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New Sacramento treatment center opens to address pandemic-induced mental health crisis

Nearly a third of Californian adults say they have felt anxious or depressed. The new Pathlight Mood & Anxiety Center in Sacramento was opened to address the need.

SACRAMENTO, Calif. — According to research, nearly a third of Californian adults said they recently felt anxious or depressed. This group admitted to needing treatment but not getting it. The new Pathlight Mood & Anxiety Center in Sacramento was opened in response to this need. 

Sacramento resident Joanna Nolen went for treatment for her eating disorder, but it wasn't until she started getting help that she was diagnosed with anxiety and depression. 

"I was just mentally exhausted of living this life that I felt a prisoner of, in my own body, in my own head," Nolen said. "You know I had thought that depression was somebody sitting in a corner isolating themselves, not wanting to be around people, maybe being very sad. For me, I feel like I have functioning depression and I may appear bubbly and outgoing on the outside. On the inside, you know I am just dying inside."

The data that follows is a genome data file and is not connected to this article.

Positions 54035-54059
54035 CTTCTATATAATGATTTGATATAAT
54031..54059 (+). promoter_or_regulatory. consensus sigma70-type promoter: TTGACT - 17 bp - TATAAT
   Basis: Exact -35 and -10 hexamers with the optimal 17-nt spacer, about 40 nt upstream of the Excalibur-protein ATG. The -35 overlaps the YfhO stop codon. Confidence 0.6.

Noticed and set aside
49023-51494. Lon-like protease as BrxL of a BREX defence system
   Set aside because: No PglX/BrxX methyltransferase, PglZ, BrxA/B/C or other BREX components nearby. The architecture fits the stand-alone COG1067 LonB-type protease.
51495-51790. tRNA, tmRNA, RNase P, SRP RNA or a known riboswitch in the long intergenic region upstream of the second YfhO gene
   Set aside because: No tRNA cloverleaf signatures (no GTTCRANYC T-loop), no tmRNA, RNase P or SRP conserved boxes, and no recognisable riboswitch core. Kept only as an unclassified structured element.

She learned coping skills that she said helped her get through the pandemic when continuing treatment wasn't as accessible. 

"I probably wouldn't have gotten to where I'm at today without that assistance, without that help," Nolen said. 

The center's clinical director Cory Adams said the idea is to build a foundation for recovery through self-help skills and therapies. It's a more intensive approach to treatment. Patients can utilize multi-levels of care from outpatient to even partial hospitalization.

"I think it's gonna take a while for the community to be able to bounce back. Especially some of our adolescents that have had almost a two-year break from their norms, from their peers, from their schooling, from their extracurricular activities like sports. Right now, with the increased inflation in the community, people are really sensing a lot of financial difficulties that they hadn't in the past," Adams said. "Even something like filling up your gas tank right now is kind of a stressor."

He said he believes conversation is key. He recommends those struggling should have more vulnerable conversations with themselves and their loved ones, which could aid in getting quality help. 

Watch more on ABC10

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